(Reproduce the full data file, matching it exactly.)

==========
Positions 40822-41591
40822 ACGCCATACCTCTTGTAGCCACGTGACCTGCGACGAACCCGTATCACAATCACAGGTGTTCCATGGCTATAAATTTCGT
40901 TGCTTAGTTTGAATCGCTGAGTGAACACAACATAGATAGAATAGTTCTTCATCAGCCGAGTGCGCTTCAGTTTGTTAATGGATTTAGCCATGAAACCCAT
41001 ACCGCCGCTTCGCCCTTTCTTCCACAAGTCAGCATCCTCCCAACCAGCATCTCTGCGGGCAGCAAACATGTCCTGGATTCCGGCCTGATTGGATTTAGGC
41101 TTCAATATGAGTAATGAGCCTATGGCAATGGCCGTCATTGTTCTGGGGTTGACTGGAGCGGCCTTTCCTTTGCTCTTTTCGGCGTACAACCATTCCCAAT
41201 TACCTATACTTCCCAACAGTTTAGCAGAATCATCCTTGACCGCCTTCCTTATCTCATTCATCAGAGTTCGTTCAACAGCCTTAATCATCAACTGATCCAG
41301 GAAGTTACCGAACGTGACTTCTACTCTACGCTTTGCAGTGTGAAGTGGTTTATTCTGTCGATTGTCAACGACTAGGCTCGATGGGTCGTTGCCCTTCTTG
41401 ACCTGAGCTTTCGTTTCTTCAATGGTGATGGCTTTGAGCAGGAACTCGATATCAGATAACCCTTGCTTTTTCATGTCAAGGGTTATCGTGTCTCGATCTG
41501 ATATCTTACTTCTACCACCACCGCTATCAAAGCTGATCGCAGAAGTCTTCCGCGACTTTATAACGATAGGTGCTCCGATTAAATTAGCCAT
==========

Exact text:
Positions 40822-41591
40822 ACGCCATACCTCTTGTAGCCACGTGACCTGCGACGAACCCGTATCACAATCACAGGTGTTCCATGGCTATAAATTTCGT
40901 TGCTTAGTTTGAATCGCTGAGTGAACACAACATAGATAGAATAGTTCTTCATCAGCCGAGTGCGCTTCAGTTTGTTAATGGATTTAGCCATGAAACCCAT
41001 ACCGCCGCTTCGCCCTTTCTTCCACAAGTCAGCATCCTCCCAACCAGCATCTCTGCGGGCAGCAAACATGTCCTGGATTCCGGCCTGATTGGATTTAGGC
41101 TTCAATATGAGTAATGAGCCTATGGCAATGGCCGTCATTGTTCTGGGGTTGACTGGAGCGGCCTTTCCTTTGCTCTTTTCGGCGTACAACCATTCCCAAT
41201 TACCTATACTTCCCAACAGTTTAGCAGAATCATCCTTGACCGCCTTCCTTATCTCATTCATCAGAGTTCGTTCAACAGCCTTAATCATCAACTGATCCAG
41301 GAAGTTACCGAACGTGACTTCTACTCTACGCTTTGCAGTGTGAAGTGGTTTATTCTGTCGATTGTCAACGACTAGGCTCGATGGGTCGTTGCCCTTCTTG
41401 ACCTGAGCTTTCGTTTCTTCAATGGTGATGGCTTTGAGCAGGAACTCGATATCAGATAACCCTTGCTTTTTCATGTCAAGGGTTATCGTGTCTCGATCTG
41501 ATATCTTACTTCTACCACCACCGCTATCAAAGCTGATCGCAGAAGTCTTCCGCGACTTTATAACGATAGGTGCTCCGATTAAATTAGCCAT